Steve Ray continued:

Romans is also discussing that it is not only the Gentiles that have sinned but also the Jews. All can be a collective of peoples. “You Jews think you are righteous because you are of Abraham? You think only the Gentiles are in sin. No, all have sinned, Gentile and Jew alike”

Yes, “all” can have that sense. But the “there is none righteous, no not one” does not have a similar semantic range.

Steve Ray continued:

This is born out in Psalm 14 from where Rom 3:9 (parallel passage to Rom 3:23) is quoted. Here is says, Psalm 14:2–3 “The Lord looks down from heaven upon the children of men, to see if there are any that act wisely, that seek after God. They have all gone astray, they are all alike corrupt; there is none that does good, no, not one.”

This doesn’t support the previous assertion that this is just about “both Jews and Gentiles.”

Steve Ray continued:

Yet immediately following we find that God has his righteous. Psalm 14:5–6 ”There they shall be in great terror, for God is with the generation of the righteous. You would confound the plans of the poor, but the Lord is his refuge.”

This refers to those who are justified by faith, not those who are immaculately sinless.

Psalm 14:7 “Oh that the salvation of Israel were come out of Zion! when the Lord bringeth back the captivity of his people, Jacob shall rejoice, and Israel shall be glad.”

The “righteous” people Steve Ray is pointing to are those in captivity in a foreign land for their sins!

Steve Ray continued:

As a Baptist I used to use the Bible often for proof-texts and sound bites. Scripture is much more subtle than that. It is our tradition, whether Baptist, Catholic, Jewish, Mormon, etc., that guides us in our approach to Scripture. The real question is, which tradition will you allow to direct your interpretation and study? I chose the tradition that was practiced from the first century until today – which is Catholic.

Of course, people’s traditions can interfere with letting the text of Scripture speak for itself. We should not glory in that, but seek to minimize the effect of our traditions, allowing the text to speak for itself.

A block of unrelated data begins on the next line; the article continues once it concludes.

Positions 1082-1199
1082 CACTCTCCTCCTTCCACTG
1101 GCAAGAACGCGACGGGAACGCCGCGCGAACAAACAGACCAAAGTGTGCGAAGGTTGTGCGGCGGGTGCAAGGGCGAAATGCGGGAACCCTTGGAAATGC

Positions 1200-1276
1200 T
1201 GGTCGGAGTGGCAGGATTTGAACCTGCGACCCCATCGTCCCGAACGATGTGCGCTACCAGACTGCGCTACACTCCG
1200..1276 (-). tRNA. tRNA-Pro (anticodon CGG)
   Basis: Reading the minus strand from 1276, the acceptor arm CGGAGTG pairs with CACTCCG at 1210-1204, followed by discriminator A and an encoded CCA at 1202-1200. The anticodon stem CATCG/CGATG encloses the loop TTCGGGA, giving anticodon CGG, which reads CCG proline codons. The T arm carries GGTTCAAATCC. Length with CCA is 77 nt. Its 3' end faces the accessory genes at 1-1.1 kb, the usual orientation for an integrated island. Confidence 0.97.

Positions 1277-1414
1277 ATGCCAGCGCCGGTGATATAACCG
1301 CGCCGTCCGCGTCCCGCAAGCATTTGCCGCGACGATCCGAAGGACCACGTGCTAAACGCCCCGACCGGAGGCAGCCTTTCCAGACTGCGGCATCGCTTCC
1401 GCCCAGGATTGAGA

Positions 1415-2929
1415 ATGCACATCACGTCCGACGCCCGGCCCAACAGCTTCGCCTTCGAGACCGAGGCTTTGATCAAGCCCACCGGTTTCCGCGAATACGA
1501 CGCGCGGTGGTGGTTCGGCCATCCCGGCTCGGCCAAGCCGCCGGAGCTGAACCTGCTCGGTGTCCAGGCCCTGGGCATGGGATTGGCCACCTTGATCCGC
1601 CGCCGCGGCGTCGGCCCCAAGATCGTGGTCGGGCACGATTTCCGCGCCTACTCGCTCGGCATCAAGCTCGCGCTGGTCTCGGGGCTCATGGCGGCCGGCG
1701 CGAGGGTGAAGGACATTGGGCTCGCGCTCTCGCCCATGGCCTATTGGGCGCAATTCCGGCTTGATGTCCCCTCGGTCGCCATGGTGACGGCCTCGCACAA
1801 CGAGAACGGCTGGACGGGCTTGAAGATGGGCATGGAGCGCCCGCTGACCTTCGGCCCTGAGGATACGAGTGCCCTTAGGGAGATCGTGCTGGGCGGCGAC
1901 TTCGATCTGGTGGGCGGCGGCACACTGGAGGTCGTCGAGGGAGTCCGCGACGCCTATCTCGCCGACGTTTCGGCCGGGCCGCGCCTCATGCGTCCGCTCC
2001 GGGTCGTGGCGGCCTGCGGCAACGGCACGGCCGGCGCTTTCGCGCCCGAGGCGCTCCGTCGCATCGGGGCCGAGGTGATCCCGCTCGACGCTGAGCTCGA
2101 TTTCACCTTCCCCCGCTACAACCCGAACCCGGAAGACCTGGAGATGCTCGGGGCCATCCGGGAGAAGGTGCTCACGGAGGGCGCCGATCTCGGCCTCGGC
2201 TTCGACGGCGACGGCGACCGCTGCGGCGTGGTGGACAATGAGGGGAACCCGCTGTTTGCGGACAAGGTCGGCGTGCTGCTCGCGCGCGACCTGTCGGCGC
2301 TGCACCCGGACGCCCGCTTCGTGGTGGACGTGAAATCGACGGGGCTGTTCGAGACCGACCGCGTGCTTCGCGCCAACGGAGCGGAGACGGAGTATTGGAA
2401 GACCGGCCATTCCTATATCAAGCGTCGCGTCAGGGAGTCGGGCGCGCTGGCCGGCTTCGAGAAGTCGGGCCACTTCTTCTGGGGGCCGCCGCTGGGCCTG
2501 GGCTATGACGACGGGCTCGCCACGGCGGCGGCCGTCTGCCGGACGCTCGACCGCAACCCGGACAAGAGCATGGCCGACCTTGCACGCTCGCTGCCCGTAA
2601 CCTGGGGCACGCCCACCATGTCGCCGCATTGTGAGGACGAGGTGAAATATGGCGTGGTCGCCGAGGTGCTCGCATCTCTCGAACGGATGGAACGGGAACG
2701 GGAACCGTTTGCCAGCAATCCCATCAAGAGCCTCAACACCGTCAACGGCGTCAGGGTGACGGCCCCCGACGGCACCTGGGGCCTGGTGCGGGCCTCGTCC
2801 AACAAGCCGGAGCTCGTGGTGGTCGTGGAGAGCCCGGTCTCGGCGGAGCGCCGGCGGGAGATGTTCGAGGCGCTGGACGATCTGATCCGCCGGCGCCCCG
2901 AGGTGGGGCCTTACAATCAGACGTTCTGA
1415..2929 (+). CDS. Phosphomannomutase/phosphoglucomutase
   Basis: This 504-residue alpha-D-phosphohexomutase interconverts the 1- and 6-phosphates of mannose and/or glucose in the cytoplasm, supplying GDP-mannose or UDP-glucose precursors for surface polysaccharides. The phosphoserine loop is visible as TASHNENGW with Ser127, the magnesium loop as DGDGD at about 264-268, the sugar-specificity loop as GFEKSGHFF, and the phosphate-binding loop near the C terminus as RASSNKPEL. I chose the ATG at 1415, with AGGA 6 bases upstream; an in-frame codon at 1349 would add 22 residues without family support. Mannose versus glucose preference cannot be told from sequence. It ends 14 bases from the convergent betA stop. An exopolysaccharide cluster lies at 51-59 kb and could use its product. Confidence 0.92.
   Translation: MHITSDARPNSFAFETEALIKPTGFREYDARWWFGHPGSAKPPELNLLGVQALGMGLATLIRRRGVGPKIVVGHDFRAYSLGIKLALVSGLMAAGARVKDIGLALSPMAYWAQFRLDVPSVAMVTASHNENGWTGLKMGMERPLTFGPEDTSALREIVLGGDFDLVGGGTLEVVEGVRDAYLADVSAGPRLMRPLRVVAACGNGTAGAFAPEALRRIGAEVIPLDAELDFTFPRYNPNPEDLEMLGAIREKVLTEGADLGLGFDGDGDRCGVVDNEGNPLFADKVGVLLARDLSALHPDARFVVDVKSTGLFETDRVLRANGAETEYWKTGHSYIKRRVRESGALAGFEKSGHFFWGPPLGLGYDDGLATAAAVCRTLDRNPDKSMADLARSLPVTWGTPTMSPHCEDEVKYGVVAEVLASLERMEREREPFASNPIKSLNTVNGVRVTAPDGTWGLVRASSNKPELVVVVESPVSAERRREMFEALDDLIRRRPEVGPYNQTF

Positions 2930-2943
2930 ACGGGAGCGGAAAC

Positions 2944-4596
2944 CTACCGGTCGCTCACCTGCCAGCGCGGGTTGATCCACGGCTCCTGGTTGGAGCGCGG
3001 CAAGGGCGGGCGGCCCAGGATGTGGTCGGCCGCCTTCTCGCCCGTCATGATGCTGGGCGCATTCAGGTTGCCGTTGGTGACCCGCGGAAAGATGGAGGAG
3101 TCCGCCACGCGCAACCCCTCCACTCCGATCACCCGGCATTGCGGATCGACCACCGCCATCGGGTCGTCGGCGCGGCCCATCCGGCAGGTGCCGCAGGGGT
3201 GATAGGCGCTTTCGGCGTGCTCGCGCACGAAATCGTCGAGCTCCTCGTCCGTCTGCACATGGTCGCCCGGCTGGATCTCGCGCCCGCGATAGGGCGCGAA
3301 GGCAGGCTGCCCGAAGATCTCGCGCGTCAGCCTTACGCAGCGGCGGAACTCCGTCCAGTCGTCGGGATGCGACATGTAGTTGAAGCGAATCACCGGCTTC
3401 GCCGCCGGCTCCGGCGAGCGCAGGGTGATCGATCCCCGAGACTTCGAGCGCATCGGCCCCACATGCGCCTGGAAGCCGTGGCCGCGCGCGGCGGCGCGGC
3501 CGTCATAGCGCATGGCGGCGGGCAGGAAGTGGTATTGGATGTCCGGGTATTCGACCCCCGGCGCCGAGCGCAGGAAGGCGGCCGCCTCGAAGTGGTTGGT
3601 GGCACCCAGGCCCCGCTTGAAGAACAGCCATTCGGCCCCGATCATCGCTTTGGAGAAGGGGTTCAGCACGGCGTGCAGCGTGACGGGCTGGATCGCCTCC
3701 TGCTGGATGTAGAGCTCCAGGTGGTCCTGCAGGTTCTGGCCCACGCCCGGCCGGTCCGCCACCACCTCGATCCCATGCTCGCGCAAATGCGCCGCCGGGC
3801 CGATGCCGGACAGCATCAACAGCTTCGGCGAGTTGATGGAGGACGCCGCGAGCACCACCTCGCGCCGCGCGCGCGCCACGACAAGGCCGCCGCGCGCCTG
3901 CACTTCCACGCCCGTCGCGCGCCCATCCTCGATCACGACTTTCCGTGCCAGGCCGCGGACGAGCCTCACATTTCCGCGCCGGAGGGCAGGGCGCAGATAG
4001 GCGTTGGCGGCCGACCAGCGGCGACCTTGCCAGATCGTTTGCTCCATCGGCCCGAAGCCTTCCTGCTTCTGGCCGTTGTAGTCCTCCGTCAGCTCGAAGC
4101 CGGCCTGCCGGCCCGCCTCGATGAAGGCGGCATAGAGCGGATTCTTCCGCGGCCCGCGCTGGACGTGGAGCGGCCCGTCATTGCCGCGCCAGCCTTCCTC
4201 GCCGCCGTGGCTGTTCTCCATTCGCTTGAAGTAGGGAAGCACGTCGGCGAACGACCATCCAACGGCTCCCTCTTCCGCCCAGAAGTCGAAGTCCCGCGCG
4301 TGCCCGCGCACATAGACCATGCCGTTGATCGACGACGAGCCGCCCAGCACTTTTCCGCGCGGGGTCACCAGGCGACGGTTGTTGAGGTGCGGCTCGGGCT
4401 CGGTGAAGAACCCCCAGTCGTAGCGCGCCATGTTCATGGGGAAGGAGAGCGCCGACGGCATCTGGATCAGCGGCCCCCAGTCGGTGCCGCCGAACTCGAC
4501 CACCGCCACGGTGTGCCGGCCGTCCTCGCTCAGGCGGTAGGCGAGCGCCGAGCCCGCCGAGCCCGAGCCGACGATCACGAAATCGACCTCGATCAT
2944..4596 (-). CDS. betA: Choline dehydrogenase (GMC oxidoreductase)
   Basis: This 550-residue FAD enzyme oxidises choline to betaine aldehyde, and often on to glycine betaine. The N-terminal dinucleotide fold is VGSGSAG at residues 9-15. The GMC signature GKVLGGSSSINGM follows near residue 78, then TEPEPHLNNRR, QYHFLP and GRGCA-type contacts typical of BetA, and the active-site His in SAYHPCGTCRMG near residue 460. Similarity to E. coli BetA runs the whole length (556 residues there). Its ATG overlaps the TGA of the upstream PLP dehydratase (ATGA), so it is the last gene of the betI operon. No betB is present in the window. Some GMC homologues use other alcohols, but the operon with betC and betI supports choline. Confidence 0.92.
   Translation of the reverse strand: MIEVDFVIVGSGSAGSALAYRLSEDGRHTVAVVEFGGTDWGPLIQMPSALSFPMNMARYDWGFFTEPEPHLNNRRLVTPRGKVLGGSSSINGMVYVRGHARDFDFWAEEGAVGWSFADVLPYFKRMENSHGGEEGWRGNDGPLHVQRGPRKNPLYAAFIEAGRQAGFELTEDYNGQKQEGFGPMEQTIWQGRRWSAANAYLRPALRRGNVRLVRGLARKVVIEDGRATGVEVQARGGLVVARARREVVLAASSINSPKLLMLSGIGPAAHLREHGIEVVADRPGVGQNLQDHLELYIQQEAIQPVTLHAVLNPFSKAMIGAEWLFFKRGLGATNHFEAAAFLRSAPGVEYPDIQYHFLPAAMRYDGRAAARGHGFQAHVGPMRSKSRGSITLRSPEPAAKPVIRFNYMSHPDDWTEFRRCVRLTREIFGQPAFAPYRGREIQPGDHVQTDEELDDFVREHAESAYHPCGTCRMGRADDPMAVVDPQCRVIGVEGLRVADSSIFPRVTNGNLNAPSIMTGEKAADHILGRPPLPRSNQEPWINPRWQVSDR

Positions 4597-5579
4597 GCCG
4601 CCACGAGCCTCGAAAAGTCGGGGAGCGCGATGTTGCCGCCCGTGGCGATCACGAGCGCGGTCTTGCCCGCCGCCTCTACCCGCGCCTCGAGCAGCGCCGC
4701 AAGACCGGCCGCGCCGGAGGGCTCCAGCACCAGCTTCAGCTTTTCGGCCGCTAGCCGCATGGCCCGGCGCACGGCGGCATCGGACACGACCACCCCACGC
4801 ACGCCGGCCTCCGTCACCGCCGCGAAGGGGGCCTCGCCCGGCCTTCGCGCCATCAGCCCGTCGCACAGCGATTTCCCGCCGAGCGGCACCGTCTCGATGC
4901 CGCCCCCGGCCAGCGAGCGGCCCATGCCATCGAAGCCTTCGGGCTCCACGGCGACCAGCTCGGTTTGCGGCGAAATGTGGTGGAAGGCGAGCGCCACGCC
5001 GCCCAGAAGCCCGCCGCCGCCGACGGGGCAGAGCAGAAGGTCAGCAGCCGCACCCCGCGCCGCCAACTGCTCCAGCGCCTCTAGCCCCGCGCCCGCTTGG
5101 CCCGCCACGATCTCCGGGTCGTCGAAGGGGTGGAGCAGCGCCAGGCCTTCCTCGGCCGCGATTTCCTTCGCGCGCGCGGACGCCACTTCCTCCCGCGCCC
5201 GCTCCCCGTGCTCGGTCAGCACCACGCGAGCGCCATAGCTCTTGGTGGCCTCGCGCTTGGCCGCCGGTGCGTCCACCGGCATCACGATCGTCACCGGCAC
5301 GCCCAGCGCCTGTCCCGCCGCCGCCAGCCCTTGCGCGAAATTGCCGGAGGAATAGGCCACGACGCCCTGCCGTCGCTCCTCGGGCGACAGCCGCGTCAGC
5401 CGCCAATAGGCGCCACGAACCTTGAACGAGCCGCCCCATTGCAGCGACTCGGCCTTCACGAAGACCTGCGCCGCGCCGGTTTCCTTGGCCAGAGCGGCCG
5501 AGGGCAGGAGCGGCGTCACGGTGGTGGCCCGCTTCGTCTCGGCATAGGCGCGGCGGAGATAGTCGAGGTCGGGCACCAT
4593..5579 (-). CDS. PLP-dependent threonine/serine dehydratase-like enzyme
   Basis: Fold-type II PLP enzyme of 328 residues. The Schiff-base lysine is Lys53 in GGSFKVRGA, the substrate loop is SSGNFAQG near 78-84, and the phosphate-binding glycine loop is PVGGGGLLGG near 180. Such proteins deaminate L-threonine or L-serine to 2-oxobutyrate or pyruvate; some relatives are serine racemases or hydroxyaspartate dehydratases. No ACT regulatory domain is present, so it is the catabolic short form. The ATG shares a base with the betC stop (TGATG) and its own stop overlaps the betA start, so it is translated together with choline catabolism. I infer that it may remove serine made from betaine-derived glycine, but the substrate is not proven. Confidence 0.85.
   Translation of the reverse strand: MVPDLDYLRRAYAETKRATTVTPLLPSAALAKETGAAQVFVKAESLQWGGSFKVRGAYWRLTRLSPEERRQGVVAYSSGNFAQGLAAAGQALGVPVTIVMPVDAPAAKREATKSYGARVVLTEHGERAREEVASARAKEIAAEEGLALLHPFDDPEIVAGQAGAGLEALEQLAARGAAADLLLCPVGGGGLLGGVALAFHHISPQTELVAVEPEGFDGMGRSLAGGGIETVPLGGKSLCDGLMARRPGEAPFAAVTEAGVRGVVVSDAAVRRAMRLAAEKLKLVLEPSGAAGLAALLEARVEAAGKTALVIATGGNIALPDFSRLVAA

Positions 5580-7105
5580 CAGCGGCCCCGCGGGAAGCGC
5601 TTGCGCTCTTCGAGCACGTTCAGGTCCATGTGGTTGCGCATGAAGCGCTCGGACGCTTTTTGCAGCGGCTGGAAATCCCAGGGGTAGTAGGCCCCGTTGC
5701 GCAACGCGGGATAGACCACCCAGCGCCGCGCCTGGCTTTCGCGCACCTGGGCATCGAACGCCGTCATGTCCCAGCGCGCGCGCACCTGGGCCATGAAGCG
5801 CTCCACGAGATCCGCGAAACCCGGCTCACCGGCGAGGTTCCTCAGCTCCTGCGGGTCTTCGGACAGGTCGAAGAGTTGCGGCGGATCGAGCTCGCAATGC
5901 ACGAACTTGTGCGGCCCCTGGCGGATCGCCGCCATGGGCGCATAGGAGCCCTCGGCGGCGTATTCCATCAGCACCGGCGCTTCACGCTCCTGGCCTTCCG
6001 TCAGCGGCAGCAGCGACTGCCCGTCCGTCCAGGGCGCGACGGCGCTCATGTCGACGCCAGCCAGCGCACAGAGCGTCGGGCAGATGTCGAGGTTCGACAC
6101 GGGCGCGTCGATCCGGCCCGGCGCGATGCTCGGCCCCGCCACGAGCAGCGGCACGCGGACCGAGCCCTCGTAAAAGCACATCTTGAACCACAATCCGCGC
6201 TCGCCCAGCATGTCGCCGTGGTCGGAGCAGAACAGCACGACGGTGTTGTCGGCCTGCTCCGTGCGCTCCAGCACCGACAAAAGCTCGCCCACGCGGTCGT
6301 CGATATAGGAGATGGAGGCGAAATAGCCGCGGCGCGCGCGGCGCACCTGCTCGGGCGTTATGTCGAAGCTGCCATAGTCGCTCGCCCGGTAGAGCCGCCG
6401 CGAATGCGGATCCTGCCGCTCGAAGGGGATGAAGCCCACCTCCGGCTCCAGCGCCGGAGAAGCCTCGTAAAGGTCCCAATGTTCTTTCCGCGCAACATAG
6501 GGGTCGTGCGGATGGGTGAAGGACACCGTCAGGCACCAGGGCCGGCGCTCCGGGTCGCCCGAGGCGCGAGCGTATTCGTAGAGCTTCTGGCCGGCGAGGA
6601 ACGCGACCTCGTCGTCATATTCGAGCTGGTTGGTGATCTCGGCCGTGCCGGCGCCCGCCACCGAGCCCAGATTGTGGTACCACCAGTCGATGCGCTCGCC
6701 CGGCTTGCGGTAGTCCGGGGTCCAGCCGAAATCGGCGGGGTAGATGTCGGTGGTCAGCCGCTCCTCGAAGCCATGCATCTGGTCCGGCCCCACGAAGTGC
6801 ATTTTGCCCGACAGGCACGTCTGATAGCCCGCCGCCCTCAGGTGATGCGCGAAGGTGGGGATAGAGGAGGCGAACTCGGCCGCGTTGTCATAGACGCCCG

That said, the fathers writings are valuable. I happen to have two patristic commentaries on Psalms in front of me. On Psalm 14, Augustine (354–430) says:

There is no one who does anything good, no, not even to the very last one. This expression, not even to the very last one, can either be understood as including that particular one, which would mean nobody at all, or it can be taken to mean “with the exception of one,” indicating the Lord Christ … This latter interpretation is the better one, because nobody is deemed to have done anything good right down to Christ, because nobody can unless Christ himself has shown how.

(Expositions on the Psalms, Psalm 1-32, at Psalm 13[14]:1, The Works of St. Augustine, a Translation for the 21st Century, p. 175, trans. Maria Boulding, OSB)

Likewise, Cassiodorus (c. 485 – c. 585) states:

They are corrupt because in abandoning the sanity of the Scriptures they have demonstrably fallen into sinful thoughts. … There is none that doth good But what about the patriarchs? Did Noah not do good when he was obedient to the Lord’s commands, and entered the ark to be saved? …. Even today through the Lord’s kindness good things are done through the action of just men. But so that this denial may become wholly meaningful to you, ponder the words that follow: None, even to one. In fact that only One is Christ, without whom human weakness has not the strength either to begin or complete any good thing. So the statement was justified that no man can do good unless through His mercy we have gained Christ. When we reach Him and do not abandon Him, every good is undoubtedly performed.